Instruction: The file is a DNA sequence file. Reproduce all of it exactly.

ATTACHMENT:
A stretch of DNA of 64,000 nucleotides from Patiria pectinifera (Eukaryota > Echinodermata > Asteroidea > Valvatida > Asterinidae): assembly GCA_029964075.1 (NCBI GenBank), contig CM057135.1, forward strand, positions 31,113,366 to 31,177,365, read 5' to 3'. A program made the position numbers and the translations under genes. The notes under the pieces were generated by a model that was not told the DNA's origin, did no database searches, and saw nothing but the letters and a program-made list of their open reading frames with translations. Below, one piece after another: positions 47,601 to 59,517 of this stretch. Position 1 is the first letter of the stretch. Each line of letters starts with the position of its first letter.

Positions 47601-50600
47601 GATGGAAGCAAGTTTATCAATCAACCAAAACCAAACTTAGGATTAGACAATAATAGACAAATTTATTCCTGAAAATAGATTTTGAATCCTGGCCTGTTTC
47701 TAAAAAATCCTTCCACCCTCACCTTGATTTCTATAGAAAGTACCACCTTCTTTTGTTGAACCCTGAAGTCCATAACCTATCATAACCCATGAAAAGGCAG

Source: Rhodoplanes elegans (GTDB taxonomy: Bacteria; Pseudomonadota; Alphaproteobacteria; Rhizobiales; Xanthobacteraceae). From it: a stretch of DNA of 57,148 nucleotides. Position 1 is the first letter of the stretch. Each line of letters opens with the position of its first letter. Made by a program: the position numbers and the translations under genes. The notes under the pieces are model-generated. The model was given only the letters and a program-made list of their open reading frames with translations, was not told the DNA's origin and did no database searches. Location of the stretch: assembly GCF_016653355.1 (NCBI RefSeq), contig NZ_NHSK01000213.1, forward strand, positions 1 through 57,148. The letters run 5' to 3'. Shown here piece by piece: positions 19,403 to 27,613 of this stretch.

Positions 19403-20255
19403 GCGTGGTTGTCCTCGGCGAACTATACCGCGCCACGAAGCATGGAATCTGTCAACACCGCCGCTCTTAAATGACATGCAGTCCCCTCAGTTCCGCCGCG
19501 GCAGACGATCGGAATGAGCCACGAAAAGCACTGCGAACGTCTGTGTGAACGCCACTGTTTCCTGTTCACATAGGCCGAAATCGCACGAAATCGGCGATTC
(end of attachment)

A stretch of DNA of 64,000 nucleotides from Patiria pectinifera (Eukaryota > Echinodermata > Asteroidea > Valvatida > Asterinidae): assembly GCA_029964075.1 (NCBI GenBank), contig CM057135.1, forward strand, positions 31,113,366 to 31,177,365, read 5' to 3'. A program made the position numbers and the translations under genes. The notes under the pieces were generated by a model that was not told the DNA's origin, did no database searches, and saw nothing but the letters and a program-made list of their open reading frames with translations. Below, one piece after another: positions 47,601 to 59,517 of this stretch. Position 1 is the first letter of the stretch. Each line of letters starts with the position of its first letter.

Positions 47601-50600
47601 GATGGAAGCAAGTTTATCAATCAACCAAAACCAAACTTAGGATTAGACAATAATAGACAAATTTATTCCTGAAAATAGATTTTGAATCCTGGCCTGTTTC
47701 TAAAAAATCCTTCCACCCTCACCTTGATTTCTATAGAAAGTACCACCTTCTTTTGTTGAACCCTGAAGTCCATAACCTATCATAACCCATGAAAAGGCAG

Source: Rhodoplanes elegans (GTDB taxonomy: Bacteria; Pseudomonadota; Alphaproteobacteria; Rhizobiales; Xanthobacteraceae). From it: a stretch of DNA of 57,148 nucleotides. Position 1 is the first letter of the stretch. Each line of letters opens with the position of its first letter. Made by a program: the position numbers and the translations under genes. The notes under the pieces are model-generated. The model was given only the letters and a program-made list of their open reading frames with translations, was not told the DNA's origin and did no database searches. Location of the stretch: assembly GCF_016653355.1 (NCBI RefSeq), contig NZ_NHSK01000213.1, forward strand, positions 1 through 57,148. The letters run 5' to 3'. Shown here piece by piece: positions 19,403 to 27,613 of this stretch.

Positions 19403-20255
19403 GCGTGGTTGTCCTCGGCGAACTATACCGCGCCACGAAGCATGGAATCTGTCAACACCGCCGCTCTTAAATGACATGCAGTCCCCTCAGTTCCGCCGCG
19501 GCAGACGATCGGAATGAGCCACGAAAAGCACTGCGAACGTCTGTGTGAACGCCACTGTTTCCTGTTCACATAGGCCGAAATCGCACGAAATCGGCGATTC